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Obamacare Enrollment Rate Slows Markedly In January

7:01 AM, Feb 13, 2014 • By JAY COST
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On Wednesday, the Department of Health and Human Services announced that enrollment in the Obamacare private exchanges increased by 1,146,071 in January. In December, HHS reported 1,788,000 enrollees in the month of December. That suggests a drop-off of approximately 500,000, or 29 percent. (See the chart on page 5 here for a graphical representation).  


Yet this underestimates the true extent of enrollment dropoffs. The HHS reporting period for December was four weeks, beginning on 12/1 and ending on 12/28. The reporting period for January was five weeks, beginning on 12/29 and ending on 2/1. This suggests that in December, enrollments averaged 447,000 per week, compared to 229,000 in January, or a 49 percent drop-off in new enrollees.

It is clear by now that the administration will not reach the original CBO estimate of 7 million enrollees by the deadline at the end of March. The real question is: how far short will they fall? If February’s enrollment rate matches that of January, the Administration will be able to claim 916,000 more enrollees in the current reporting period, for a grand total of about 4.2 million. That is 60% of the initial CBO estimate with a month to go before the end of open enrollment. On the other hand, it is hard to tell whether matching the pace set in January is reasonable for February. Notably, Kathleen Sebelius announced on January 24 that HHS had reached 800,000 enrollees already for the month, suggesting that the rate in the final two weeks of the month was lower than the rate in the first three weeks.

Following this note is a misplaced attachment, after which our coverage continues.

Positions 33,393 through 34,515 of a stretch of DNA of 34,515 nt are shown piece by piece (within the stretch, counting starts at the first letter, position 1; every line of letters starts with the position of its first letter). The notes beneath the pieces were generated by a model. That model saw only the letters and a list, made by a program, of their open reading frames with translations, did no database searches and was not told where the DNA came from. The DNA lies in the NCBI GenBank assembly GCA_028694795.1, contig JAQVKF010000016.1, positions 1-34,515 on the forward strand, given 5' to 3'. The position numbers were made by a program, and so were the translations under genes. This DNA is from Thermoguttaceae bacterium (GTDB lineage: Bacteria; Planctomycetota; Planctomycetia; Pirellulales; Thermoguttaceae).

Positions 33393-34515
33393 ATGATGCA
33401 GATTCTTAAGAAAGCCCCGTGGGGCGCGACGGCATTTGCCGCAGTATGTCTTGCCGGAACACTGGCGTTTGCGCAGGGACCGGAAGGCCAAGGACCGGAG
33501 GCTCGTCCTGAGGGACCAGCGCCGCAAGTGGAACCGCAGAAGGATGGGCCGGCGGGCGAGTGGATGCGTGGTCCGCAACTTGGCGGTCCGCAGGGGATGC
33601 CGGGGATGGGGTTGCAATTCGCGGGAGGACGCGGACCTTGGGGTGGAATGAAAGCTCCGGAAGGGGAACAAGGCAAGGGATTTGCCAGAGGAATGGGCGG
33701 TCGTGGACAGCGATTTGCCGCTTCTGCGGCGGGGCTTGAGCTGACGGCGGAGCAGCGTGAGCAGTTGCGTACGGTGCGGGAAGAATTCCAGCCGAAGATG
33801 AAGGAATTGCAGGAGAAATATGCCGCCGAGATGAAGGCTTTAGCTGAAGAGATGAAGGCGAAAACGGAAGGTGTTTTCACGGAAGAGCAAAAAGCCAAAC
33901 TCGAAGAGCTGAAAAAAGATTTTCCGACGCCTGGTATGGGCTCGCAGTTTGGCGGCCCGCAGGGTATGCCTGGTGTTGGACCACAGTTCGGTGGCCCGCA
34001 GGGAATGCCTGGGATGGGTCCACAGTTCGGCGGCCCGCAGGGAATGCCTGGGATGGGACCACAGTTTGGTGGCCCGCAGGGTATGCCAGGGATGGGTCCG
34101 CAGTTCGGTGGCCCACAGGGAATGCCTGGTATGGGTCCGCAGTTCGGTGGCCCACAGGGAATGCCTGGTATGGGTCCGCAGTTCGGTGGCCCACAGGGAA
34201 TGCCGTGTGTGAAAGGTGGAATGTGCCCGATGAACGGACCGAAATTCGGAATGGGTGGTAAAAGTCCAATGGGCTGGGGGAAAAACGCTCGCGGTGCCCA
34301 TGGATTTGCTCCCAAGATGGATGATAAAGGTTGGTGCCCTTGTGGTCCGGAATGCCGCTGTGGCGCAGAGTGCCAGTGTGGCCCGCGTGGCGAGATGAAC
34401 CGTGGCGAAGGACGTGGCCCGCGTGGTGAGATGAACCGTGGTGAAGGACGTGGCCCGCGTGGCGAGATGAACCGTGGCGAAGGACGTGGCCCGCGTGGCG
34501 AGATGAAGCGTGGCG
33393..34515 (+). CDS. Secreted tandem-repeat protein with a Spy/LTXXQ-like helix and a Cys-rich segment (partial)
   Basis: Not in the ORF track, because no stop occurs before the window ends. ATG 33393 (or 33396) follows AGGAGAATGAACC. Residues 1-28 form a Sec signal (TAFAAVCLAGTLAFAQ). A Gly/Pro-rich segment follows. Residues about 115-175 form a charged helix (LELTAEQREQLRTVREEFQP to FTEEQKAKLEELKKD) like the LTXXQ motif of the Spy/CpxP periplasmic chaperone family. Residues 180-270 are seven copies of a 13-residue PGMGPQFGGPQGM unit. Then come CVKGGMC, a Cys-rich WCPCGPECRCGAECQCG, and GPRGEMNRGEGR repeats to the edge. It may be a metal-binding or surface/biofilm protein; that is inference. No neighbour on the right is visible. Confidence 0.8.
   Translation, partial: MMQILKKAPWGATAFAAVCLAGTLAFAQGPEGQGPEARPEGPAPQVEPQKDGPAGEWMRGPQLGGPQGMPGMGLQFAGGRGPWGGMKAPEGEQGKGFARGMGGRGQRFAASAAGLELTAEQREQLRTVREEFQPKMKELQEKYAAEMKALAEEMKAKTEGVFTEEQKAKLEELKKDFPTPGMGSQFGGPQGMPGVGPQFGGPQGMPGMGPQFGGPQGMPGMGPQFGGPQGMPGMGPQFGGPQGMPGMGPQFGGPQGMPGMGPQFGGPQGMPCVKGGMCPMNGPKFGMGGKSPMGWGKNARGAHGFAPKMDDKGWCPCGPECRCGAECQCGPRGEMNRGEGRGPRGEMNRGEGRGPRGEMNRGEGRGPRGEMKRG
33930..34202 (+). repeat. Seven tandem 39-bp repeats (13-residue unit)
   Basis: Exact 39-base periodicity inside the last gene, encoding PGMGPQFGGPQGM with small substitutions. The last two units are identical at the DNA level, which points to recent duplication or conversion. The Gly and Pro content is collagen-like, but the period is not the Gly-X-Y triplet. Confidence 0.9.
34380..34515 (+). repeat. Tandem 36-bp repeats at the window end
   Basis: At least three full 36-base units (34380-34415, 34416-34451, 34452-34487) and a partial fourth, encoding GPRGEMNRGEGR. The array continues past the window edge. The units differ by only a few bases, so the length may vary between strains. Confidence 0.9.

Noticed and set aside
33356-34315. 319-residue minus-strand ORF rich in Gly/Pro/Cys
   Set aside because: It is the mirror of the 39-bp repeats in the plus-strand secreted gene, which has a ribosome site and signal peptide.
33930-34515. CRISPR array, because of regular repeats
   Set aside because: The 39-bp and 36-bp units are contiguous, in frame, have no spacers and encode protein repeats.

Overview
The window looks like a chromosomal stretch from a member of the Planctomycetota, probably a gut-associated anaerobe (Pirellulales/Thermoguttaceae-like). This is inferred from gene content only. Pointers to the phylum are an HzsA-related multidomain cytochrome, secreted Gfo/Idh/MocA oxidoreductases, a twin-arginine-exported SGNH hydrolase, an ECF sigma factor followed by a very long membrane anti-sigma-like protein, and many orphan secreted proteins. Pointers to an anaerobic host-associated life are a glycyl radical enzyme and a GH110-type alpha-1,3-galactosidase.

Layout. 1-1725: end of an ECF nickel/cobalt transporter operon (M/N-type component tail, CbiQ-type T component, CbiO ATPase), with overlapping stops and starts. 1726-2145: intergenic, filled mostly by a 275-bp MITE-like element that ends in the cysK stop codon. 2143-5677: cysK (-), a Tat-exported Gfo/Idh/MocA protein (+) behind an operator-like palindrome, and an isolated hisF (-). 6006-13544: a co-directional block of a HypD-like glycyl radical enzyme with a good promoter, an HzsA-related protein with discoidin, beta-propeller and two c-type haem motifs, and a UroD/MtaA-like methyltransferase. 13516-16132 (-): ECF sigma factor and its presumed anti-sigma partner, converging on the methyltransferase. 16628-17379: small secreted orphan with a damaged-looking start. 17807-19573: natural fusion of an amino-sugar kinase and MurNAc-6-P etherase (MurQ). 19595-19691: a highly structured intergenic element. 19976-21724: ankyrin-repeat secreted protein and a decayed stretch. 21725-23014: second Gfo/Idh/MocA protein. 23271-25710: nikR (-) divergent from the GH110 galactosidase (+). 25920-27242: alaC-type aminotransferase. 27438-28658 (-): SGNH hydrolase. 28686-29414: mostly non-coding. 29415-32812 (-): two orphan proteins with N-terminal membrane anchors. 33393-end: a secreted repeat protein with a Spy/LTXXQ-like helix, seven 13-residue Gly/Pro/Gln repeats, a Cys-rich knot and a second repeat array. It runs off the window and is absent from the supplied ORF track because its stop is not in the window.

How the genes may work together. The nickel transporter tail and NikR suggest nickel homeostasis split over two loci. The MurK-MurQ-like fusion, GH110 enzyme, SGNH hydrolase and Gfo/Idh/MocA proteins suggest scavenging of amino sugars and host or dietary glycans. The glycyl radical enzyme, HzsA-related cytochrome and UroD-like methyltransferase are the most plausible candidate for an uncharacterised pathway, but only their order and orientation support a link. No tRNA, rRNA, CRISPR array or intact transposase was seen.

One thing is for sure: the total enrollment of 3.3 million reported by HHS is an overestimate. At this point, industry insiders estimate that about 20% of people whom HHS claims are enrollees have not paid their premiums. Meanwhile, hard data from a handful of states suggests that the number of non-payees may be larger. If the insiders are right, then the real level of enrollment right now is just 2.6 million, which puts the administration at just 38 percent of the original target with two-thirds of the enrollment period now finished.

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